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Originally published June 26, 2013 at 6:43 PM | Page modified June 26, 2013 at 7:16 PM

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Options for Ballard light-rail service to be aired

Seattle and Sound Transit are starting to consider alignments for a possible light-rail extension from downtown to Ballard.

Seattle Times transportation reporter

Trackway to Ballard

Sound Transit

The public can view and discuss light-rail route options with transportation staff Thursday, at Ballard High School, 1418 Northwest 65th Street in Seattle, from 5 to 7 p.m. The session is part of a $2.8 million planning effort.

Diagrams of eight options can be found here:

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To someday build a Ballard-to-downtown light-rail line, taxpayers could spend less than $500 million for tracks on the surface, passing west of Lake Union.

Or for a cool $2.5 billion to $3 billion, drill tunnels under Queen Anne Hill and the Lake Washington Ship Canal.

Or any of several options in between.

Sound Transit and the Seattle Department of Transportation are examining those routes for a potential “Sound Transit 3” ballot measure in 2016.

An open house is planned Thursday night in Ballard, followed by another round of outreach this winter and a final report by spring.

Six of the eight options call for running trains entirely in their own right of way — elevated or tunneled along some stretches, or at street level, like the Link line’s Rainier Valley segment.

But two options include sharing road lanes with general traffic, either the whole way or just on the existing South Lake Union streetcar tracks. Officials are also considering whether to give exclusive lanes to the South Lake Union streetcar, which is already delayed by car traffic.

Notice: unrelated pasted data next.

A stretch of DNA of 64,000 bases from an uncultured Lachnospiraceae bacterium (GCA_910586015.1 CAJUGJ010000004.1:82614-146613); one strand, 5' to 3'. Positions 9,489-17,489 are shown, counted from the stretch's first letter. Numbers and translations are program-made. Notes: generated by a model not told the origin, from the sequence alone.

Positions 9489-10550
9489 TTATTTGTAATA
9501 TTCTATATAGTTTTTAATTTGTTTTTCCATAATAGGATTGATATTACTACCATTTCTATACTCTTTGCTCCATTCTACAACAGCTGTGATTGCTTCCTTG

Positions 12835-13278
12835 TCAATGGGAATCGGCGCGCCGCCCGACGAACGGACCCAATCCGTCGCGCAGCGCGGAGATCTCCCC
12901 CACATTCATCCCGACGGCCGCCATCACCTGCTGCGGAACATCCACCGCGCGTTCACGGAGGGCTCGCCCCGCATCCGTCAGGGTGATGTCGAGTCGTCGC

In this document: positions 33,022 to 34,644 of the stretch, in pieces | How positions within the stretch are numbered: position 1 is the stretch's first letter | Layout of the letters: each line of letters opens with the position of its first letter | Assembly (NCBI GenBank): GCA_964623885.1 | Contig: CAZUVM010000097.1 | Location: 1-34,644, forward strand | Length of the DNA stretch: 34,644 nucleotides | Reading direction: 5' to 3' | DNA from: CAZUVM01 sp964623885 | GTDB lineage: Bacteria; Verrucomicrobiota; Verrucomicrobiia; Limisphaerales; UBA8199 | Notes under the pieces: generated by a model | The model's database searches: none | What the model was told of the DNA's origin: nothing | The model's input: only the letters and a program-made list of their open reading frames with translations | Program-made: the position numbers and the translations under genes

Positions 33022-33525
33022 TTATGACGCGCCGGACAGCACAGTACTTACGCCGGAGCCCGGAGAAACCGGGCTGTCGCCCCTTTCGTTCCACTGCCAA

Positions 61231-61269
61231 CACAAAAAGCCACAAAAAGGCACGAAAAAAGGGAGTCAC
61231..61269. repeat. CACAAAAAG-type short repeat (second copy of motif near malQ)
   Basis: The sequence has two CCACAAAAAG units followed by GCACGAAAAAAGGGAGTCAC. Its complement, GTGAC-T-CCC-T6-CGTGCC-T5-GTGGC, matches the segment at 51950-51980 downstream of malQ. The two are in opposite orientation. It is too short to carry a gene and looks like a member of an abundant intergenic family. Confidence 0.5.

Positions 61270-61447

Transportation staff and elected officials may well decide to “mix and match” features, said Karen Waterman, a Sound Transit project planner, who led a briefing Wednesday.

Some highlights:

• A station at the top of Queen Anne Hill, like the existing Beacon Hill Station, appears in some versions.

• A new transit bridge over the Ship Canal might be a 140-foot-high span or a 70-foot drawbridge that occasionally opens for boats.

• Seattle would build separated bike lanes known as “cycle tracks” downtown, even if light-rail tracks are also being contemplated. Diagrams show both train and cycle track on Second Avenue, for instance, after removal of one general lane and on-street parking.

• Trackways could force lane reductions on Second and Fourth avenues, now used by suburban buses. Officials say that when Link reaches Northgate in 2021 and Lynnwood in 2023, North End commuter buses would shuttle riders to and from those outlying stations, instead of going downtown.

A Ballard line wouldn’t happen without a new tax source. Sales-tax revenues are maxed out building light rail to Overlake, Lynnwood and Highline Community College by the early 2020s. So the Legislature would have to let Sound Transit seek some new funding source. In that case, a Ballard line would stand on the ballot alongside other regional proposals, such as lines to Everett, Redmond and Federal Way.

Mike Lindblom: 206-515-5631 or On Twitter @mikelindblom

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